I have a paper that I should be writing, and it has nothing to do with gun violence. But the recent school shooting in Connecticut, plus other recent episodes of gun violence (Trayvon Martin, Sherry Frey) and a host of other violent episodes have me thinking a lot.
First, I will say unequivocally that we need stricter gun control laws in this country. We are one of the most violent countries domestically and in our foreign policy. Our foreign policy is a discussion for another day, but America is violent.
Second, I will say unequivocally that we should be ashamed of ourselves the way we stigmatize, limit resources to and treat mental health in this country. Having spent my summers out of law school working at Idaho Legal Services, then with a disability law firm in Boise, and this last semester mediating mostly low income family dissolution disputes, we are doing it wrong when it comes to acknowledging and treating mental illness.
But lots of other people are addressing those issues in the wake of the Connecticut shooting. I want to talk about something different. I want to talk about the way we talk about these violent episodes compared to the gun violence that happens everyday in our country in inner-city neighborhoods, in altercations with law enforcement and in domestic situations.
The last three things I listed almost *never* make national news. When I tried to find Sherry Frey's shooting, a google search didn't even bring it up. I had to go search the twitter stream of one of the women I follow to link to the blog post.
Trayvon Martin's shooting brought understandable outrage from the African American community, but mostly just defensive posturing from the white community about how it couldn't be racist because Zimmerman wasn't white; about how we needed to examine Florida's stand your ground laws; but nothing about how fucking tragic it is that a 17 year old unarmed kid was shot to death in his neighborhood by some neighborhood watch dude carrying a gun.
How many of you remember Aiyana Jones? She was a seven year old shot by police. Her family still hasn't received any closure from that incident. There was no outrage from mainstream media. Only victim blaming of the girl's family.
If these shootings were happening the other way around, if they were being perpetrated by African Americans or someone of Muslim descent, we would be jumping at the chance to analyze their anger or their religious background to explain the shootings.
White people are in denial. We are in denial because we refuse to acknowledge the interracial violence happening in our country everyday, and we are in denial because we refuse to look at the impact of our capitalist, patriarchal, largely Christian culture on our young men. White men, when they go in and kill people, get the privilege of being mentally ill, or law enforcement, or a jaded lover. But that's not fair, white people. We have to stop. We either have to examine *all* gun violence in terms of mental illness, or we have to start exploring racial and religious motivations in the violence we perpetrate.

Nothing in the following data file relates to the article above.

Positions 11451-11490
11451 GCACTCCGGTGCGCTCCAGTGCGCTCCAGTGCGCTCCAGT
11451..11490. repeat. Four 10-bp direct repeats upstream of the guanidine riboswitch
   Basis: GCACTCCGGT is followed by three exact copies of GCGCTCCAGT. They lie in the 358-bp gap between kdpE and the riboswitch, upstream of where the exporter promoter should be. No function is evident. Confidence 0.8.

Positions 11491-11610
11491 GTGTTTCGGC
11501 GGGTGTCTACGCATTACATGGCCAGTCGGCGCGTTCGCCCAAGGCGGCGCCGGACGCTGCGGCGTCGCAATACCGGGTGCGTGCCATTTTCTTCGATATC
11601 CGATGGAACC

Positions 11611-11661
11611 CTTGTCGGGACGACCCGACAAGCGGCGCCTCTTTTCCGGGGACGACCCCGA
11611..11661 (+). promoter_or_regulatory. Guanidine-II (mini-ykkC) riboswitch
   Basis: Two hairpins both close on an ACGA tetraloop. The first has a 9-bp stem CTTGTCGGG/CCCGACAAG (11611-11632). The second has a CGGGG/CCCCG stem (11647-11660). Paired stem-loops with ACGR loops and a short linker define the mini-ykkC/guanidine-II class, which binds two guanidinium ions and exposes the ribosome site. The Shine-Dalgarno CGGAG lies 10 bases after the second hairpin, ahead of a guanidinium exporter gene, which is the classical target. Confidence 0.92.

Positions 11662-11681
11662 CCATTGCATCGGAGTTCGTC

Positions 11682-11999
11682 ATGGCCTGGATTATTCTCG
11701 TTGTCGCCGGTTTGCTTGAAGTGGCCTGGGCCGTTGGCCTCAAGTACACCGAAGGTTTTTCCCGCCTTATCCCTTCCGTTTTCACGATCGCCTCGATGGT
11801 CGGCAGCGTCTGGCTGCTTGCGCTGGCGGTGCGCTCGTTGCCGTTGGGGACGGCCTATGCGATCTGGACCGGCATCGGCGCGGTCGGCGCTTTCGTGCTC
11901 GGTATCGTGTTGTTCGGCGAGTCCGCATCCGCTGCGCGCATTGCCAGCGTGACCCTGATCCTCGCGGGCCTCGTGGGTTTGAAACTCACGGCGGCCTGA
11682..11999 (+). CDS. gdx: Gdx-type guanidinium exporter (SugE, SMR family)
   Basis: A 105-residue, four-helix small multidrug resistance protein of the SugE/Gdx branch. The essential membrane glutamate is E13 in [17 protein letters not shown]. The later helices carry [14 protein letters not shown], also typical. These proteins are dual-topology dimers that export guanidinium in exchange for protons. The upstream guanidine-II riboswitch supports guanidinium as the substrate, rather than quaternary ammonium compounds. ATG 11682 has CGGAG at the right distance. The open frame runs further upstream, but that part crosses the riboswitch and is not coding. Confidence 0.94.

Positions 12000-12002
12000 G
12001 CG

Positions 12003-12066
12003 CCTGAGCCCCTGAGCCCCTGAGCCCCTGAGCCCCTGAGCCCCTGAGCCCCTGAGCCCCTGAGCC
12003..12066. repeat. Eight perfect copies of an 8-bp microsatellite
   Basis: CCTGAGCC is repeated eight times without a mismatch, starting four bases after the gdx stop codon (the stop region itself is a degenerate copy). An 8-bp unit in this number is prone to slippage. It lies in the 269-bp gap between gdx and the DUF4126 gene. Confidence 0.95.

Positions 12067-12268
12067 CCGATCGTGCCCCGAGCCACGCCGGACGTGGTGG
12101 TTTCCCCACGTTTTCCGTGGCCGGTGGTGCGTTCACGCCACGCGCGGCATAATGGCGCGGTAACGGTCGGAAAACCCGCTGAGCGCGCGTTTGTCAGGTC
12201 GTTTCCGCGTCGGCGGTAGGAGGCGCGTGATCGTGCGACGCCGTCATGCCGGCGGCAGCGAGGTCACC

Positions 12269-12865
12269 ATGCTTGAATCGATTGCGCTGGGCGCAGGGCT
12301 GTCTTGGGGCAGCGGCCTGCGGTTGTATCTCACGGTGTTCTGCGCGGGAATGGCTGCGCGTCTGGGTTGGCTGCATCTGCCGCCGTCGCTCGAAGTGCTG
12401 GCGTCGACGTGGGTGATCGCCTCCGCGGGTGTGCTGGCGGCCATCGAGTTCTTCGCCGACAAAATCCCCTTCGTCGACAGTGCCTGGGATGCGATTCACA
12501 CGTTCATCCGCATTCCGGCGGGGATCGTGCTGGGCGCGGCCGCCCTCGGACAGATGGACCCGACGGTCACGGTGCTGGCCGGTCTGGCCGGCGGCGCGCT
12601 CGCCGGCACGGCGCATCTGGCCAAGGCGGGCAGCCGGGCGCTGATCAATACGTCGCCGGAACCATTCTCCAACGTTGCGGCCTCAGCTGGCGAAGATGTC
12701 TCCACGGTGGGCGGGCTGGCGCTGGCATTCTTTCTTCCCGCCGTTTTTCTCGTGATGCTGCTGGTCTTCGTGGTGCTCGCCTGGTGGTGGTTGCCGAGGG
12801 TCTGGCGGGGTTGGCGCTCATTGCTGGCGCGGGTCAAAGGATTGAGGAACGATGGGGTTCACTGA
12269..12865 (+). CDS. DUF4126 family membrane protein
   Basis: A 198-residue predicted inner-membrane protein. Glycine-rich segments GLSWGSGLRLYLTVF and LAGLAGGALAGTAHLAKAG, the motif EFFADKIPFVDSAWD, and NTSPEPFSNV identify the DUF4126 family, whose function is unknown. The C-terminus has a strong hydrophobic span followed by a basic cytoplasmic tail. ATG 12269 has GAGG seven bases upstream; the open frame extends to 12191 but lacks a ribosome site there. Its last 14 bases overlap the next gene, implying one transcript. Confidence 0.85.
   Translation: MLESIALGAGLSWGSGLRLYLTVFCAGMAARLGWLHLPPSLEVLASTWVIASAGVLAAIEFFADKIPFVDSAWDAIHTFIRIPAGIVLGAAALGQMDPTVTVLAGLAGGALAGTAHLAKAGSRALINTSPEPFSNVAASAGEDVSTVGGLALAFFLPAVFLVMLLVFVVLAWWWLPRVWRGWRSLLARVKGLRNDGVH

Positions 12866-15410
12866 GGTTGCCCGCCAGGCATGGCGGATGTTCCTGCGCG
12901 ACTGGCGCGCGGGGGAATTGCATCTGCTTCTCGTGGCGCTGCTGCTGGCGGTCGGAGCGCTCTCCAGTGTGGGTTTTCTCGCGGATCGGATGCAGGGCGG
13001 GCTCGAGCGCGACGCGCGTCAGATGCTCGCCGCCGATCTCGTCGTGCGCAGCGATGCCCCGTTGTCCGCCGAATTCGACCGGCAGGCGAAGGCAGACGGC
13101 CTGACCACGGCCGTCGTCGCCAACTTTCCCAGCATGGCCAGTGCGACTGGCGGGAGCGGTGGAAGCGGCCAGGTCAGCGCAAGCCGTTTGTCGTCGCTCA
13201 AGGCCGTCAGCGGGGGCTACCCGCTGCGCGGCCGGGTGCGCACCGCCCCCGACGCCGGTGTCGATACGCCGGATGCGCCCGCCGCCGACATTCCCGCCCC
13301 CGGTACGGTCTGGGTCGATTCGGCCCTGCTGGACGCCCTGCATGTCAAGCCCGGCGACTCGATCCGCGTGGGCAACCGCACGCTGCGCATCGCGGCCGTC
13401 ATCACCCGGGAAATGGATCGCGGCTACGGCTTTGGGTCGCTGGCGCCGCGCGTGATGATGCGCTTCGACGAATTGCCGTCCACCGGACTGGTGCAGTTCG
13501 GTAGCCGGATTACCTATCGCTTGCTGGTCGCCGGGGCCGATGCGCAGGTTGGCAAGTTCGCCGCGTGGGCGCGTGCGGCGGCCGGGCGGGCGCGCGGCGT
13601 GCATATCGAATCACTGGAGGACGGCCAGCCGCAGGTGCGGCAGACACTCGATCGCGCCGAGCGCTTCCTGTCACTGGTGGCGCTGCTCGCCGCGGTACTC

We do not live in a post-racism society any more than we live in a post-feminism society. White boys are surrounded every day with TV shows, video games and movies telling them they are heroes, telling them they are bosses, telling them they are heads of their households. Girls and people of color are surrounded by TV shows, video games and movies telling them they are helpless, or evil, or subservient and sometimes all of the above. Can we really be surprised that white men are this violent when everything in society tells them they should still get the final say? If we combine these societal factors with mental illness, can we really be surprised when angry, frustrated white men seek out revenge on the vulnerable? Can we really be surprised at the levels of violence perpetrated by our law enforcement officials?
White men in particular need to shut up and listen to the women in their lives telling them about the difficulties they face in an implicitly sexist society. Then white people (my self included, god knows) need to shut up and listen to the people of color, the disabled, and the other vulnerable people in our lives and with whom we share this country while they are telling us about their lives in our implicitly racist/ableist/sexist society.
These groups are talking. But we're not listening. And it's time we started.
Update: Just since writing this, I read another article about the reinforcing of stigmas against the mentally ill that these episodes usually bring about. I'm afraid I've done the same thing here. This article, by Thursday, does an excellent job of explaining why it's unhelpful to talk about these mass shooting episodes in terms of mental illness. So while I will still say America should be ashamed of the way we treat mental illness, I am sorry that I drew some of these same damaging conclusions. Also, I wonder if this strengthens my argument that white people need to do some *serious* introspection and some *serious* shutting up and listening.